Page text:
A Food and Drug Administration review this week determined that Pfizer/BioNTech’s Covid-19 vaccine is safe and effective for children ages 5 to 11, paving the way for a shot to be authorized for that age group as soon as early November.
Pfizer also announced on Friday that the vaccine is more than 90 percent effective at protecting school-age children from serious illness or hospitalization from Covid-19, similar to the level of protection it provides in adults.
The FDA analysis looked at data from Pfizer clinical trials in four different scenarios and concluded that any risks — in particular, a vaccine-related pediatric myocarditis that typically lasts a few days — were negligible in comparison to the benefits for the age group.
Previous data from Pfizer showed young children were able to tolerate the vaccine well and produced a strong immune response, and the results of Friday’s FDA review are further confirmation of its effectiveness.
The 2,268 children ages 5 through 11 in Pfizer’s clinical trials received doses a third the size of an adult vaccine dose, spaced 21 days apart.
Now that the initial review is complete, there are just a few steps left before Pfizer’s coronavirus vaccine can be authorized for the approximately 28 million American children ages 5 through 11.
Next week, the FDA’s panel of independent experts will examine the research and make specific recommendations to the FDA about administering the Pfizer vaccine to this age group.
Much as with recommendations about booster shots, the advisory committee is able to offer specific, granular guidance about the vaccine’s safety and necessity. For example, in September, after the Biden administration had planned a widespread rollout of vaccine boosters, the FDA panel recommended that only certain populations receive an additional shot.
However, as Vox’s Dylan Scott points out, “the groups already okayed by the FDA and Centers for Disease Control and Prevention for booster shots are quite broad and cover much of the adult population.”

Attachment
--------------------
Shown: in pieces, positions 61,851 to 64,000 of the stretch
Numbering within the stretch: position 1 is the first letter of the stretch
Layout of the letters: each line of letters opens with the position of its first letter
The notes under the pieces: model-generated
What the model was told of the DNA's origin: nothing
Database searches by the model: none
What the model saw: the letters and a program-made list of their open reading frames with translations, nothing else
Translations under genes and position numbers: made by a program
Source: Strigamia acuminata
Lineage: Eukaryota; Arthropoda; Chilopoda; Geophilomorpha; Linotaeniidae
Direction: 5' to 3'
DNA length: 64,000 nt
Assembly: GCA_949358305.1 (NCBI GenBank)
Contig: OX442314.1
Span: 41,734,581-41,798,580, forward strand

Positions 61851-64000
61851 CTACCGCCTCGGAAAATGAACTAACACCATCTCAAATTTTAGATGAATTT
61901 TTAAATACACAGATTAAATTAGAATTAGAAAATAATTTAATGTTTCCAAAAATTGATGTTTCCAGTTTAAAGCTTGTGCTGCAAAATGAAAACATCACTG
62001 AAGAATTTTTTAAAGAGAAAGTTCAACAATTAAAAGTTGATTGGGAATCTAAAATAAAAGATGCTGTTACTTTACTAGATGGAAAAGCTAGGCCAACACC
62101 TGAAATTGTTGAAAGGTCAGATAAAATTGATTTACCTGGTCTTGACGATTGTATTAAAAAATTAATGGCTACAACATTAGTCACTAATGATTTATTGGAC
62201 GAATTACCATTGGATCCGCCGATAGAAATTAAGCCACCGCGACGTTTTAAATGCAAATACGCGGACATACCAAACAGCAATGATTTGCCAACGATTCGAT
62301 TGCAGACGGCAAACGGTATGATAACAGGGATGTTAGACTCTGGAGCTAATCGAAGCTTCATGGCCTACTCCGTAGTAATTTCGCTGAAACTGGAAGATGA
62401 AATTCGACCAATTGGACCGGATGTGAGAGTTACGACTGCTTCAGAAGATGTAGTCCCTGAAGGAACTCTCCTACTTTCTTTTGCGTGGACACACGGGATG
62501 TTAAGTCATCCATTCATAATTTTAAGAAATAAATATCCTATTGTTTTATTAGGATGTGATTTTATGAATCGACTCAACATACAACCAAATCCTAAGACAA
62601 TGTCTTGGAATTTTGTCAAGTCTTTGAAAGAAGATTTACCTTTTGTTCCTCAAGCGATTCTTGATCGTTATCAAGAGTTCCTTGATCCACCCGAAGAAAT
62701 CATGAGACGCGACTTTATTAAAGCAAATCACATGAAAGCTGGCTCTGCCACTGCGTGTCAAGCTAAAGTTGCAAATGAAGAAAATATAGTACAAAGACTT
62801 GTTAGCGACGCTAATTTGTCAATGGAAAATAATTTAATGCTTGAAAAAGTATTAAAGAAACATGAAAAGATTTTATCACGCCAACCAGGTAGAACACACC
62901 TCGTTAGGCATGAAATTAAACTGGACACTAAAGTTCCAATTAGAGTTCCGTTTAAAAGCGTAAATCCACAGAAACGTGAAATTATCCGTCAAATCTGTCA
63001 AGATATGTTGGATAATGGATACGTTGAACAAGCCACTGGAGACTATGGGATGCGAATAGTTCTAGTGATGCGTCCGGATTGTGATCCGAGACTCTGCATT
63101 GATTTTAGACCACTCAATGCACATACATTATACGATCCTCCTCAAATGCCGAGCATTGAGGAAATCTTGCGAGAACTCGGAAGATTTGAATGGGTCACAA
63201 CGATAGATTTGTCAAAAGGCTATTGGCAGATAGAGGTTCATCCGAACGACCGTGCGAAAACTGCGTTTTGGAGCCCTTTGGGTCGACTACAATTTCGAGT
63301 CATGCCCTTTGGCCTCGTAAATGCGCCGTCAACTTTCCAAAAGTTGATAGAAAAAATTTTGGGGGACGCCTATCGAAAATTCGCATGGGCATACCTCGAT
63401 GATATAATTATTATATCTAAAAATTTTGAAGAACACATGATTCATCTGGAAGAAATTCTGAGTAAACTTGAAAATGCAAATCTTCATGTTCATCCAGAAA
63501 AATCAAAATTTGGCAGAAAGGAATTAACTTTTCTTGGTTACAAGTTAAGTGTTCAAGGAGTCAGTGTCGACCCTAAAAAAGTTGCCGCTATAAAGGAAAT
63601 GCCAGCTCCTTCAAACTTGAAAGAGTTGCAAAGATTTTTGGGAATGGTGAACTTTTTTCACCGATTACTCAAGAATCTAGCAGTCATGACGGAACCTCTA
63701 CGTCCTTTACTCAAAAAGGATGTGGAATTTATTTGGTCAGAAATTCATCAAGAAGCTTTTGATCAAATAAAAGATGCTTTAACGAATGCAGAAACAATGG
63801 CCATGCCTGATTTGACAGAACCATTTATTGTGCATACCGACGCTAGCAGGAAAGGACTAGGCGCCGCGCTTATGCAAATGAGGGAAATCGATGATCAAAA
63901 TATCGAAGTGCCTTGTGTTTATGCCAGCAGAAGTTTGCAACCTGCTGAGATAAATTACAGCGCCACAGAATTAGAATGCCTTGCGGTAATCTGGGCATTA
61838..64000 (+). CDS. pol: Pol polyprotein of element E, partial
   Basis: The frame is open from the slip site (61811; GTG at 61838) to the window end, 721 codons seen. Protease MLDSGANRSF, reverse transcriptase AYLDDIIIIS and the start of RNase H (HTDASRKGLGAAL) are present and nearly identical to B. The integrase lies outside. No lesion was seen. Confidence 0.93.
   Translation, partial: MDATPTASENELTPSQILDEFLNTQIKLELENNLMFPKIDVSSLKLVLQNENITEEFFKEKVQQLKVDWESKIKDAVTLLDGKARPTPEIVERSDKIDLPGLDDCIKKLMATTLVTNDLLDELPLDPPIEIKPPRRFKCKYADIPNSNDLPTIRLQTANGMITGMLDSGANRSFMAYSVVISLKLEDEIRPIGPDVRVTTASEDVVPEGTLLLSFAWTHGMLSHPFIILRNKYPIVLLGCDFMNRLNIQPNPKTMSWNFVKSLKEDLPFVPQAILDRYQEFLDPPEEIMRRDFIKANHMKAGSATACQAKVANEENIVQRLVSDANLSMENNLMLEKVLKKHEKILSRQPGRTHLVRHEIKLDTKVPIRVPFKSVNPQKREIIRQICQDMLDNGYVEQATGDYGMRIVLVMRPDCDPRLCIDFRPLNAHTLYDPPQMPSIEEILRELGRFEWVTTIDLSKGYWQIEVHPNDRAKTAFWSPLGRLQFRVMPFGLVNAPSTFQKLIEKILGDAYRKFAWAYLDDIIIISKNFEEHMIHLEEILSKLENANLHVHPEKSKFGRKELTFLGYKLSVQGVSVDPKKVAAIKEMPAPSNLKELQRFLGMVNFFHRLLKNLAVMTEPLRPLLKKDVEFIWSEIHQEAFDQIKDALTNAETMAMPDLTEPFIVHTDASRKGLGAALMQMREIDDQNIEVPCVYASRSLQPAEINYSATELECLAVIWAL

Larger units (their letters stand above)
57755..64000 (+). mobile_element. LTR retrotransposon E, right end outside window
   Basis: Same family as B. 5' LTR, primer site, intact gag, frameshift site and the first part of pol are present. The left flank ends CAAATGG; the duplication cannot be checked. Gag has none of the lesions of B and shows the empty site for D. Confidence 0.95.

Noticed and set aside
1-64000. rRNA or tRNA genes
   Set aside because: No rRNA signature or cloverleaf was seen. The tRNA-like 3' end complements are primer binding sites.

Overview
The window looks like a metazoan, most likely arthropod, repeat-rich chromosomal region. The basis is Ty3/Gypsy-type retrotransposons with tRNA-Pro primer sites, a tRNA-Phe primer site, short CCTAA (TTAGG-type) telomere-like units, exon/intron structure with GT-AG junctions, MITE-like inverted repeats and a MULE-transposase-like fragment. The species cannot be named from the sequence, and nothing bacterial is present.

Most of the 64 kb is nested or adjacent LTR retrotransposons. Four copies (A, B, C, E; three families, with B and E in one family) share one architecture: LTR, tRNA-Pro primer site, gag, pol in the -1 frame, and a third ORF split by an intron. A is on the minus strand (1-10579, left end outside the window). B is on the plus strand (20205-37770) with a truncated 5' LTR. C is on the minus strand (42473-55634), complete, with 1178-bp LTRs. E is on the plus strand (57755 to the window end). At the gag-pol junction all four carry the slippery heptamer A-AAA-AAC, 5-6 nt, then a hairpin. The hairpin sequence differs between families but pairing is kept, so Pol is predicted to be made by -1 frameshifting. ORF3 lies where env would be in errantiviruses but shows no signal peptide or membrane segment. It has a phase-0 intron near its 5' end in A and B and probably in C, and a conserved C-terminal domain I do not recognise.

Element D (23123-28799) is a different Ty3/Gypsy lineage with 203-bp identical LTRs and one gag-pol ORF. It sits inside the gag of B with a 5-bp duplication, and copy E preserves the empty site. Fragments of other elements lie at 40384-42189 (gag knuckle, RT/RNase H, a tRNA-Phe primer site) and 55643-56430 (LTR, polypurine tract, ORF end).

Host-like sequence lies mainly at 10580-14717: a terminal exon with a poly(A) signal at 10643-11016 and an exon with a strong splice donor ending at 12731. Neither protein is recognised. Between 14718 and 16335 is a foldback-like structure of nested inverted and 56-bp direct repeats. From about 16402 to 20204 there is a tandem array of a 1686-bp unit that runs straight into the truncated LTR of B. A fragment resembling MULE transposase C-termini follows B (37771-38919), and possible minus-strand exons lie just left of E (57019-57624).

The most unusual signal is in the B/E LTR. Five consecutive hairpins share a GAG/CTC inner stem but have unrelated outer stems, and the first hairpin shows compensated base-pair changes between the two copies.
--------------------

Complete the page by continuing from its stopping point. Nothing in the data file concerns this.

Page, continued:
The FDA panel will meet Tuesday and offer its assessment. The FDA typically follows the advice of its expert panel, but its guidance isn’t binding.
If the committee’s advice conforms with the agency’s initial review of the data, the FDA will likely authorize the vaccine soon after.
After that, Pfizer then must present its data to the CDC’s Advisory Committee on Immunization Practices, or ACIP. It’s a similar body to the FDA’s advisory committee — a rotating, independent panel of scientists and other experts who can make specific recommendations to the CDC about administering the vaccine. That panel is scheduled to meet November 2 and 3 to discuss pediatric vaccines, according to CNN.
Then, ultimately, it’s up to CDC director Dr. Rochelle Walensky to guide the CDC’s decision on pediatric Covid-19 vaccines. As with the FDA’s advisory body, ACIP’s recommendations aren’t binding, but the CDC typically follows them.
Both bodies have to authorize the vaccine; the FDA is first and foremost concerned with the safety of anything submitted for emergency use authorization or full regulatory approval. That means asking not only whether the drug itself is safe, but also inspecting manufacturing facilities and practices while the drug in question is licensed. Meanwhile, the CDC’s concerns are geared more toward how the drug should be administered and to whom, in addition to its safety and efficacy.
As the White House waits for authorization, President Joe Biden announced a plan earlier this week to distribute pediatric vaccines in 25,000 pediatrician’s and primary care offices, as well as in children’s hospitals and school- and community-based clinics. The administration has already purchased enough doses to inoculate all children in this age group; the shots come in reconfigured packaging, with smaller needles for smaller arms.
“Kids have different needs than adults and our operational planning is geared to meet those specific needs, including by offering vaccinations in settings that parents and kids are familiar with and trust,” Jeff Zients, the White House’s Covid-19 response coordinator, told reporters on Wednesday.